9. How much emphasis should there be on technology in the GED class?
With the exception of the calculator, the use of technology is not directly tested on the GED test. Awareness of technology and technological advances are tested indirectly on the GED test. Bringing newspaper or magazine articles that deal with current technological issues/information into the classroom and discussing them can help students when they encounter similar readings in the course of testing (as well as in their daily lives).
However, if technology of any sort is available to you, it is to your student's advantage for you to incorporate it into your classes, to add variety to your lessons and to provide them with experience that can only benefit them in life outside the classroom. There are many good websites and interesting software. The use of Microsoft Office type products (Word, PowerPoint, etc.) can be very good for real life and can provide experience with software that is commonly used in the workplace.
10. There is Internet access at my class site. How useful is the Internet as a teaching tool for a GED class?
Internet access is a wonderful resource to have available. It can be used to answer questions that come up in the course of a discussion, to get background information on authors' that you are reading, to obtain timelines for historical events, etc.
There are websites that can be used for interactive practice of math and grammar skills (www.aaamath.com, www.mathgoodies.com, www.chompchomp.com, www.gedpractice.com, www.mathnotes.com, www.cagle.com, www.4est.com, www.gedpractice.com) and for current events (/www.nytimes.com/learning), as well as for online GED practice. Interactive GED materials may be available online through the publisher of any GED materials you are using.
11. How important is teaching test-taking skills? Study skills? Organizational skills?
Test-taking skills, study skills, and organizational skills are life skills that should be taught and modeled in the adult classroom. Elimination on multiple choice questions, reading actively, taking good notes, organizing thinking for the essay—all these things will serve them well on the test and in college if they pursue it.
The content of the GED test is defined broadly. The exact questions that a student will get cannot be predicted. Knowing how to study and how to take a test can help your students to be as successful as possible both on the GED test and in life.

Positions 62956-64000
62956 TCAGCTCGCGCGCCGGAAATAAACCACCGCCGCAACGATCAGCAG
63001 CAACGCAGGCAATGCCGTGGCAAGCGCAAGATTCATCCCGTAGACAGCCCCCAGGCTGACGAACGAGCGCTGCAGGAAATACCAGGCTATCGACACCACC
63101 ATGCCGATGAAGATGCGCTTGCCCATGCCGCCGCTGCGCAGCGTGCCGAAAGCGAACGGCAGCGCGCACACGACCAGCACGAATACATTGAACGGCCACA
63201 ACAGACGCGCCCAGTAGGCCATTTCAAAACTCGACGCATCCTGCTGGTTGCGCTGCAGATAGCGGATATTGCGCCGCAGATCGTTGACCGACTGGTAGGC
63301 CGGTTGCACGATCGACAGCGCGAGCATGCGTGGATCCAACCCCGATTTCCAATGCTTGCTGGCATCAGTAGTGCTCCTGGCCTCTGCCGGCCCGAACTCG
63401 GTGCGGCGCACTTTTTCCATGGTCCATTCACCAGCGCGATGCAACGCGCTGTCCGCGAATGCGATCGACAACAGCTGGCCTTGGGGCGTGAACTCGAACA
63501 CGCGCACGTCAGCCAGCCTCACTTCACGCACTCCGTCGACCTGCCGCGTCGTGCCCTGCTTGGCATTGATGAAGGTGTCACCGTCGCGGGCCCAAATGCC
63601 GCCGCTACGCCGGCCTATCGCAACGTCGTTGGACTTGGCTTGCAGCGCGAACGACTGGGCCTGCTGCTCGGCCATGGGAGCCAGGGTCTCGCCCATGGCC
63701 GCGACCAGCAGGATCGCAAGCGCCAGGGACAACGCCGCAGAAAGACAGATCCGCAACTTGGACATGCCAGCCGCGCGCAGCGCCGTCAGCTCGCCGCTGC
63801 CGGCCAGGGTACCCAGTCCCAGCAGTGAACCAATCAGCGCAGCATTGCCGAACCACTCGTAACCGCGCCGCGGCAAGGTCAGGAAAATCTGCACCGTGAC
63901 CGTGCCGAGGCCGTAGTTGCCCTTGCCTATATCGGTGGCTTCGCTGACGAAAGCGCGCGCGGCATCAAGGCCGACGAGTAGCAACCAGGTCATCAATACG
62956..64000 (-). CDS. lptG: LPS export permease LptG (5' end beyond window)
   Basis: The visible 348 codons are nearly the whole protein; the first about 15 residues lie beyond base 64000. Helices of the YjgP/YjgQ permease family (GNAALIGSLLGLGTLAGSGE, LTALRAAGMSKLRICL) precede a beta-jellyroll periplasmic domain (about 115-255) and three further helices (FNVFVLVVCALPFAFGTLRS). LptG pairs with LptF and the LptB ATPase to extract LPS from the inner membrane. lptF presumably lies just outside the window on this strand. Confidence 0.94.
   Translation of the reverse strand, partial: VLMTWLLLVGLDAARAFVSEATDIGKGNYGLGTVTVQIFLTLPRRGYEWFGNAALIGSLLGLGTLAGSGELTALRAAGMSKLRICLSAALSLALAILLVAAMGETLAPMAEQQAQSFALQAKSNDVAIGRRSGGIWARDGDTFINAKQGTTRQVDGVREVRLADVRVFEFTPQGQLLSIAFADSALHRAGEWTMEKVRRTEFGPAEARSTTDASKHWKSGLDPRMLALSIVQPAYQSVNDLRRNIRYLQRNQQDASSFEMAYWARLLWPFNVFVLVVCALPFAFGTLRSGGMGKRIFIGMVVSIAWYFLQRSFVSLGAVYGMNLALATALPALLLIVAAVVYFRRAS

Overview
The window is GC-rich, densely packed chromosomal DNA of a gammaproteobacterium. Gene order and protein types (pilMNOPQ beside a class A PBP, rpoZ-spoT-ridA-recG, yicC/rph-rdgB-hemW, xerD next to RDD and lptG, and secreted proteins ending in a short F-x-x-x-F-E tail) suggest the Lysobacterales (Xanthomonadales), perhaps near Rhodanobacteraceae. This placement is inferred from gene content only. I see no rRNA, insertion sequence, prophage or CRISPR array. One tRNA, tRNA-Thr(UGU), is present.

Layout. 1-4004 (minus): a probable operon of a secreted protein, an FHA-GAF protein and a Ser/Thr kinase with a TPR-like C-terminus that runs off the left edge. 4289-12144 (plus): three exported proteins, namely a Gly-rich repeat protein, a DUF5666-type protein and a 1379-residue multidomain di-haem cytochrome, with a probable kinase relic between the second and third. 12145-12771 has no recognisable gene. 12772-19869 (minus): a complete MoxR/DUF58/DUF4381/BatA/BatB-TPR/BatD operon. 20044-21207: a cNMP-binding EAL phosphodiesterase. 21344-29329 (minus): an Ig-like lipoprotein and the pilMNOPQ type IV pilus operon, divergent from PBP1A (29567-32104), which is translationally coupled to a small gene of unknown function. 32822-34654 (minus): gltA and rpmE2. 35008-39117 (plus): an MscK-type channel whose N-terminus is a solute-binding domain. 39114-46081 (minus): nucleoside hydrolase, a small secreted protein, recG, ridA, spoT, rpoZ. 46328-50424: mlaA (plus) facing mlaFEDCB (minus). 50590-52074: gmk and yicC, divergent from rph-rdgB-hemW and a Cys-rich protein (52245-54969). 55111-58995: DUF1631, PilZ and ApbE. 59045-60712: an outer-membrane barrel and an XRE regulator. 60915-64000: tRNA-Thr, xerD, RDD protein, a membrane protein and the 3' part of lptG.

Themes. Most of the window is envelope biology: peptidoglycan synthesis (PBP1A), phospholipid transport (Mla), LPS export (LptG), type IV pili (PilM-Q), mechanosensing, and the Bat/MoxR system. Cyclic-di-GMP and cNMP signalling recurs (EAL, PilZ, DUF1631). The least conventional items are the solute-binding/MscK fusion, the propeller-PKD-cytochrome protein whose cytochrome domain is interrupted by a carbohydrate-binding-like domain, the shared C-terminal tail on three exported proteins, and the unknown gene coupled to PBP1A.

12. Should I assign homework?
All adults have lives outside the classroom. The classroom time is their study time and should be used fully and productively. They should never feel that they cannot come to class because their homework is not done.
On the other hand, homework can provide valuable reinforcement of classroom skills and can allow more content to be covered in the time allowed, but only if it is done. Take the pulse of your class and do what is most successful for you and your students.
13. My class is made up of students of many different age groups. Is there anything special I should know about dealing with a multi-aged class?
Multi-aged classrooms provide a wonderful opportunity for bringing different generational perspectives to classroom discussions both on current issues and on life in general. The views of younger and older students sometimes clash but always present an opportunity for learning allowing for gaps in background and knowledge of history to be filled in another manner. Use it to your advantage.
14. Does the GED classroom typically have official rules? Do students have input to them?
Often, it's up to you and your class to set some rules, although programs will usually have some kind of policies in place about general behavior at the program. Ground rules (as they are often called) can be negotiated and set by the class in the beginning of the year, semester, etc. Based on your experience, you may want to foresee something that may be disruptive and include it in the ground rules (for example, "Show respect for all."). Ground rules can be posted on the wall of the classroom throughout the year. In general, the rules of employment (be on time, stay the whole time, call if you won't be in, and respect your fellow workers) can be the standard for any adult classroom.